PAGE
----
Tuesday, June 28, 2016

Review Tuesday: Writing Naked by Mike Kimera (#erotica #lust #literature)

Writing Naked by Mike Kimera
Samba Mountain Press, 2005

What is the essence of erotica? There are as many answers as there individuals - readers and writers. Erotica is writing that arouses the reader. Erotica is words to wank to. Erotica celebrates our sexual selves. Erotica is escapist, letting us experience vicariously the fantasies that we can't fulfill in real life. Erotica is political and subversive, writing that challenges the dominant cultural view of sex as something shameful, sinful, and evil. Erotica is personal and psychological, exploring the sexual sources of human conflict, motivation and emotion. Erotica is transformational, leading us to new visions of our sexual selves.

Mike Kimera has stopped writing and publishing under that name. In the days when I knew him, though, he used to wonder in his blog postings whether what he wrote should be called "erotica". Based on the sampling of stories in his stunning collection, Writing Naked, I don't think there is any doubt. Mike writes graphic, honest, revealing, and sometimes painful tales about believable and mostly sympathetic humans in the grip of sexual desire. Writing Naked is bold and arousing. At the same time, it delves deeper and exposes more of the psychological realities of sex than most erotic writing.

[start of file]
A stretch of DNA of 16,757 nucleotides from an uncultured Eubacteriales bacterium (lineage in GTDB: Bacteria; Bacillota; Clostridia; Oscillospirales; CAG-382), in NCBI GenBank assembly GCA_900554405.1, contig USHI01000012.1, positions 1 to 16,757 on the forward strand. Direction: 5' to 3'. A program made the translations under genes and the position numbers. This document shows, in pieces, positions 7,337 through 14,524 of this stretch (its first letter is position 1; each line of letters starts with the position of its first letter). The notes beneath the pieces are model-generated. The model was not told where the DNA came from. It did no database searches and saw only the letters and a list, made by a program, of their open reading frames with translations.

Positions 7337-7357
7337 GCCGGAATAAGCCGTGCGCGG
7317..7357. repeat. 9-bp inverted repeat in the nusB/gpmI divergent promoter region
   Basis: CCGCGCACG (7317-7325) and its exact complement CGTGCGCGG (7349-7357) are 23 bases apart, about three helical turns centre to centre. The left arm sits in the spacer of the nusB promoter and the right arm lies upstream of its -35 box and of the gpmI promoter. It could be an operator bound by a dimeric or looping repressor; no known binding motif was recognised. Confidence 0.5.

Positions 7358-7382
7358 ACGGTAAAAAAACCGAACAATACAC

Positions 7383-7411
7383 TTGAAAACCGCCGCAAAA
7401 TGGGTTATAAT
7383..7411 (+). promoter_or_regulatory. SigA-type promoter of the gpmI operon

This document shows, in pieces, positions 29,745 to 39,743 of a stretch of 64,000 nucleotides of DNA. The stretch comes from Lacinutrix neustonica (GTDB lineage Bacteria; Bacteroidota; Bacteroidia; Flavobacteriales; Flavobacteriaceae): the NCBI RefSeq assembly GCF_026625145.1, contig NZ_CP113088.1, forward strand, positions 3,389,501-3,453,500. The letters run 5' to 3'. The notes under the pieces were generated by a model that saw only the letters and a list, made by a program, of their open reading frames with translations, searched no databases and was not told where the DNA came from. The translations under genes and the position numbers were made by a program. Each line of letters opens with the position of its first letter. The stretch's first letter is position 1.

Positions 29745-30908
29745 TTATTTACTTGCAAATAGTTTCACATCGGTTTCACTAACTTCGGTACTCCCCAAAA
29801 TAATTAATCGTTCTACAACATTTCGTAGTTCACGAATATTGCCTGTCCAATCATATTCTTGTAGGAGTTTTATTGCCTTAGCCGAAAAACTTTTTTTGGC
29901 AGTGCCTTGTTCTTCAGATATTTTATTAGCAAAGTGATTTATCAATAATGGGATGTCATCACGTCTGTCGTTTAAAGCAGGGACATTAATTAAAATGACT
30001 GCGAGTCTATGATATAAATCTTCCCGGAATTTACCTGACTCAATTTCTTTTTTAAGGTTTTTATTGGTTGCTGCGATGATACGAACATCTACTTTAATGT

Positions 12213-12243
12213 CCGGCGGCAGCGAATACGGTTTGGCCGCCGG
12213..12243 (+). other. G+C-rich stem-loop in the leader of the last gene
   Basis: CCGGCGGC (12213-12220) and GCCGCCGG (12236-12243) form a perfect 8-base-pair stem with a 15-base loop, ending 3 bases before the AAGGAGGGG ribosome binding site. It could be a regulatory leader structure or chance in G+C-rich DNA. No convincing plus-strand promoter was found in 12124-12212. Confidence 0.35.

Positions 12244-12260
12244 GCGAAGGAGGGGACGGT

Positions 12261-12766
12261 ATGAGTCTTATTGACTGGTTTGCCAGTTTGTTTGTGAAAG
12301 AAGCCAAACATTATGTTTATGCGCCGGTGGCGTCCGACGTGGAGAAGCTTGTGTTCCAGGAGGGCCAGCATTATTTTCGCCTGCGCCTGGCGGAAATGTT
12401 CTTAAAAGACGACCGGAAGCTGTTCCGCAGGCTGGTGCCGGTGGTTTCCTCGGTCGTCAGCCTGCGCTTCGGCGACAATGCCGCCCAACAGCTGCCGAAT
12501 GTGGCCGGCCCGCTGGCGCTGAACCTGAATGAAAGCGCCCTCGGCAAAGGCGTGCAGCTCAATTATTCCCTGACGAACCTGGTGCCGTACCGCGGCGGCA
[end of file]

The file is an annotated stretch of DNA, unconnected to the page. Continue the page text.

The slim volume hangs between the poles of two multi-part stories: "Writing Naked: Letters to Myself" (the highly deserving winner of the 2005 Rauxa Prize for erotic writing) and "American Holidays". The former is the intricate self-dissection of an acknowledged porn addict and sexual adventurer. The latter follows a set of interlinked characters through a set of emotional and sexual crises that coincide, as crises so often do, with holidays: Memorial Day, Fourth of July, Thanksgiving, and so on. Each is a tour de force of erotic writing. Reading about blindfolded Peter being used by his dominant wife and her much-desired best friend is an incredible turn-on. However, there's more here than that. The characters feel extraordinarily real. They are ordinary people except perhaps for being more sexually voracious than average. They are confused and guilty and consistently, overwhelmed by lust.

If there's one theme that unites the stories in Writing Naked, it is the concept that intense sexual desire is somehow foreign, inscrutable, uncontrollable, and irresistible once it is given free reign. Kimera's characters do things they know they will regret later, burning as they do in the superheated furnace of lust. In the brief but totally arresting "Happy Hour", a character muses:

"I wonder how many other women have sweated and moaned their way to slick release upon the tightly woven beauty of this rug? In the beginning I thought it a magic carpet, carrying me to
new heights; I rode it while Gerald rode me. Now I realise that both Gerald and I have been abducted by some poltergeist of lust. We are now so high we can find no way to reach the ground."

And then later:

"This thing we have, whatever it is, is not friendship, or love. It doesn't make us stronger or better. It consumes us. We are burning in each other's arms.